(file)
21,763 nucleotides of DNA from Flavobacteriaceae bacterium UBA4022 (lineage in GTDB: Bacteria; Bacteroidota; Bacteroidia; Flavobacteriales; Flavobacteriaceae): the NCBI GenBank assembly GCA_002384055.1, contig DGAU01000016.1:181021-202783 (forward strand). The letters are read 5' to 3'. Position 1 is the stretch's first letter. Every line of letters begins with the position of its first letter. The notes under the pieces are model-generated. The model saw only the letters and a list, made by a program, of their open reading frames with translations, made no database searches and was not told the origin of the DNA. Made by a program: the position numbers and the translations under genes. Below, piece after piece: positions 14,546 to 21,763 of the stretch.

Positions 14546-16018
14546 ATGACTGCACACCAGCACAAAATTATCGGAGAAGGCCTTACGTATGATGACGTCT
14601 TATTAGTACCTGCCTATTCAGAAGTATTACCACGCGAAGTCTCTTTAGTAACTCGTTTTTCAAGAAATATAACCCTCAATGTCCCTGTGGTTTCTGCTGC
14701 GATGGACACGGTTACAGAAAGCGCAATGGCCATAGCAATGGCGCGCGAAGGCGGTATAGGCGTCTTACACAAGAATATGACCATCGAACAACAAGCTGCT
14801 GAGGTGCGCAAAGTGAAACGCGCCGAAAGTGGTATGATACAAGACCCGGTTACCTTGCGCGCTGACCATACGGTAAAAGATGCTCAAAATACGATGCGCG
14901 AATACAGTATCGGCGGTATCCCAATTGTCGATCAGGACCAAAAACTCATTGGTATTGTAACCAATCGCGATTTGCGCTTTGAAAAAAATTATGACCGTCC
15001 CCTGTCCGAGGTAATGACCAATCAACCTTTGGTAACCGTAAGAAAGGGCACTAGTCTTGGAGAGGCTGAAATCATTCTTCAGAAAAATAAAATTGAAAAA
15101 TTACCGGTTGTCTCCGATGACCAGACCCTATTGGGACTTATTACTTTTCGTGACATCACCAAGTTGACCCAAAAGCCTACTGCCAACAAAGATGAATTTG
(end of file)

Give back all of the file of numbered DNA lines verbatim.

21,763 nucleotides of DNA from Flavobacteriaceae bacterium UBA4022 (lineage in GTDB: Bacteria; Bacteroidota; Bacteroidia; Flavobacteriales; Flavobacteriaceae): the NCBI GenBank assembly GCA_002384055.1, contig DGAU01000016.1:181021-202783 (forward strand). The letters are read 5' to 3'. Position 1 is the stretch's first letter. Every line of letters begins with the position of its first letter. The notes under the pieces are model-generated. The model saw only the letters and a list, made by a program, of their open reading frames with translations, made no database searches and was not told the origin of the DNA. Made by a program: the position numbers and the translations under genes. Below, piece after piece: positions 14,546 to 21,763 of the stretch.

Positions 14546-16018
14546 ATGACTGCACACCAGCACAAAATTATCGGAGAAGGCCTTACGTATGATGACGTCT
14601 TATTAGTACCTGCCTATTCAGAAGTATTACCACGCGAAGTCTCTTTAGTAACTCGTTTTTCAAGAAATATAACCCTCAATGTCCCTGTGGTTTCTGCTGC
14701 GATGGACACGGTTACAGAAAGCGCAATGGCCATAGCAATGGCGCGCGAAGGCGGTATAGGCGTCTTACACAAGAATATGACCATCGAACAACAAGCTGCT
14801 GAGGTGCGCAAAGTGAAACGCGCCGAAAGTGGTATGATACAAGACCCGGTTACCTTGCGCGCTGACCATACGGTAAAAGATGCTCAAAATACGATGCGCG
14901 AATACAGTATCGGCGGTATCCCAATTGTCGATCAGGACCAAAAACTCATTGGTATTGTAACCAATCGCGATTTGCGCTTTGAAAAAAATTATGACCGTCC
15001 CCTGTCCGAGGTAATGACCAATCAACCTTTGGTAACCGTAAGAAAGGGCACTAGTCTTGGAGAGGCTGAAATCATTCTTCAGAAAAATAAAATTGAAAAA
15101 TTACCGGTTGTCTCCGATGACCAGACCCTATTGGGACTTATTACTTTTCGTGACATCACCAAGTTGACCCAAAAGCCTACTGCCAACAAAGATGAATTTG